Get ready for the Ben Stiller effect.
The 50-year-old actor revealed on Tuesday that, thanks to PSA blood testing, he was diagnosed with prostate cancer two years ago and had robotic surgery to remove the organ.
In a blog post titled "The Prostate Cancer Test That Saved My Life," he waded deep into the heated debate over the value of PSA screening, urging men "over the age of 40" to talk to their doctors about having the test.
"Undoubtedly it will," said Otis Brawley, the American Cancer Society's chief medical officer and a longtime critic of automatic PSA screening. "And I predict more men will be harmed than helped by screening."
"If a man wants to be screened, he should be screened," added Brawley, who has chosen to eschew the practice even though he is in a higher risk group as an African-American. "But he shouldn't make the decision based on what a celebrity feels comfortable doing."
In addition to his blog post, Stiller talked publicly for the first time about his prostate cancer during an interview on Tuesday's Howard Stern Show.
Stiller said he was "lucky enough" to have a "thoughtful internist" who discussed having a prostate-specific antigen (PSA) test at age 46, even though Stiller has no family history of the disease and isn't in a high-risk group. Stiller had a baseline test in 2012 and repeated it in 2014. That led to his diagnosis in June of that year and treatment soon afterward. By September, tests showed he was cancer free.
"If he [the internist] had waited, as the American Cancer Society recommends, until I was 50, I would not have known I had a growing tumor until two years after I was treated," he wrote. "If he had followed the U.S. Preventive Services Task Force guidelines, I would never have gotten tested at all, and not have known I had cancer until it was way too late to treat successfully."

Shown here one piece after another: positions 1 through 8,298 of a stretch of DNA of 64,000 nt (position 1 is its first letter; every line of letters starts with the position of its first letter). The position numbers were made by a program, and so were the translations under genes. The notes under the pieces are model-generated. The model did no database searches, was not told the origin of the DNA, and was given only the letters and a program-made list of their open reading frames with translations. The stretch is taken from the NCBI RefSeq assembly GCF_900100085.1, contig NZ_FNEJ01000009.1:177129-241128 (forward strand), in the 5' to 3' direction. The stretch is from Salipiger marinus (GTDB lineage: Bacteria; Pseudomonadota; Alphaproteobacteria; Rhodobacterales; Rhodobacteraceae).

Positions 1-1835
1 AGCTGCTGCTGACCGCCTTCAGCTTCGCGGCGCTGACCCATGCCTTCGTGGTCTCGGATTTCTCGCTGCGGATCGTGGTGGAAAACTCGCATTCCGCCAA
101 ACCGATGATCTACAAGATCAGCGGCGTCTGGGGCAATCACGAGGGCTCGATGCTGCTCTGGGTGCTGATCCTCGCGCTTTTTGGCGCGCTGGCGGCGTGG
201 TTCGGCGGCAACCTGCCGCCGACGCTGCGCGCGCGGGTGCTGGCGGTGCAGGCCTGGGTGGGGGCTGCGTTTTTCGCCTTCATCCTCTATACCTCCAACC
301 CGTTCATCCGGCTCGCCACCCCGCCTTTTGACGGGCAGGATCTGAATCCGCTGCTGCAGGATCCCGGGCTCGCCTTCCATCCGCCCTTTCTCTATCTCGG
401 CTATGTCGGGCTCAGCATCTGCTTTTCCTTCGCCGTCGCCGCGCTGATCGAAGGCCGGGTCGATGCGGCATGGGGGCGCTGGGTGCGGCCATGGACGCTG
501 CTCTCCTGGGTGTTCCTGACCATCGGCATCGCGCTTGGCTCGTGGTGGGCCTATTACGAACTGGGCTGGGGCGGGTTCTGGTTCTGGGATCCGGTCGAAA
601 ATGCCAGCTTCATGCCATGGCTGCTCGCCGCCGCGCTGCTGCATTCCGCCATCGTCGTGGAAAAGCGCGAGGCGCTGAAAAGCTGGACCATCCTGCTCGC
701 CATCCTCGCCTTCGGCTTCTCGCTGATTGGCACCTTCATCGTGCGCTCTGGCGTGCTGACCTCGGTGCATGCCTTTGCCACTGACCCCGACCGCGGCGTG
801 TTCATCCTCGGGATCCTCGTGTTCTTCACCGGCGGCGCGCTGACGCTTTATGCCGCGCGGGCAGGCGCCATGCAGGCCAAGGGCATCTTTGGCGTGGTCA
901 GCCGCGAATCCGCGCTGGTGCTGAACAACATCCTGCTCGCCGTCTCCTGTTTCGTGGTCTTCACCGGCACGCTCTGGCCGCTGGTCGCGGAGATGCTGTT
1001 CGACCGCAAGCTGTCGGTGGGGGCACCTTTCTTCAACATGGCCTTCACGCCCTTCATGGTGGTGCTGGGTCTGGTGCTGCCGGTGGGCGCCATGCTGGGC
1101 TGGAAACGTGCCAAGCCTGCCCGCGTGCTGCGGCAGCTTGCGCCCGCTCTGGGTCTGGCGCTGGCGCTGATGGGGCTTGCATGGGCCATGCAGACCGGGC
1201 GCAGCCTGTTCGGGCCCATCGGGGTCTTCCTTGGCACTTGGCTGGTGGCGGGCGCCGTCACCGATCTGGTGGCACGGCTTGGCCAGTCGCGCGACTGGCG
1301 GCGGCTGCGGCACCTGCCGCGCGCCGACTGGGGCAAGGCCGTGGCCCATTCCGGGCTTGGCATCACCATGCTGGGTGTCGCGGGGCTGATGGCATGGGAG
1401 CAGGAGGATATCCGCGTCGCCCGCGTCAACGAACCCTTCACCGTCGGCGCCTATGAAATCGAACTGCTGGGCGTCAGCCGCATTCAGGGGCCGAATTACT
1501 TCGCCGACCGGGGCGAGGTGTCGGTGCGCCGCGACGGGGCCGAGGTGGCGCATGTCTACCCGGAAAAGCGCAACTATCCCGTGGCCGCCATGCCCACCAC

Actually, maybe the cancer would have progressed to an incurable stage — and maybe not.
"There is no way to know," said urologist Serge Ginzburg, the director of Einstein Medical Center's prostate cancer center.
Stiller didn't say what his PSA level was. And he didn't say whether he has suffered from the most dreaded effects of treatment, incontinence and impotence.
But with a Gleason score of 7, indicating a moderately aggressive cancer, the actor's decision to get immediate, curative treatment was wise, Ginzburg said.
"Certainly, at such a young age, having a cancer [with some aggressive features] should be taken seriously," Ginzburg said.
The problem with screening -- as Brawley and the USPSTF have said -- is that many, if not most, prostate cancers grow so slowly that they would never cause harm if left undetected. Screening leads to treatment of many innocuous cancers, leaving many men with permanent urinary and sexual problems. Major studies have found that routine PSA testing has had little impact on death rates.
Stiller wrote that he was not "offering a scientific point of view here, just a personal one," but he also took the task force to task:
"Should we, as the USPSTF suggests, not screen at all? There is growing evidence that these guidelines have led to increased cases of prostate cancers that get detected too late for the patient to survive the disease."
The task force is currently reviewing the latest studies to update its prostate cancer screening guidelines. Kirsten Bibbins-Domingo, the task force chair and a professor of medicine, epidemiology and biostatistics at the University of California, San Francisco, emailed this response:
" When the Task Force last reviewed the evidence on prostate cancer screening in 2012, evidence showed that there is a small potential benefit to screening for prostate cancer and there are significant known harms. As such, the Task Force recommended against routine screening of all asymptomatic men at average risk for prostate cancer. However, the Task Force encourages any man who is concerned about his risk of prostate cancer to talk to his doctor about whether screening is appropriate. This recommendation does not preclude a man choosing to be screened."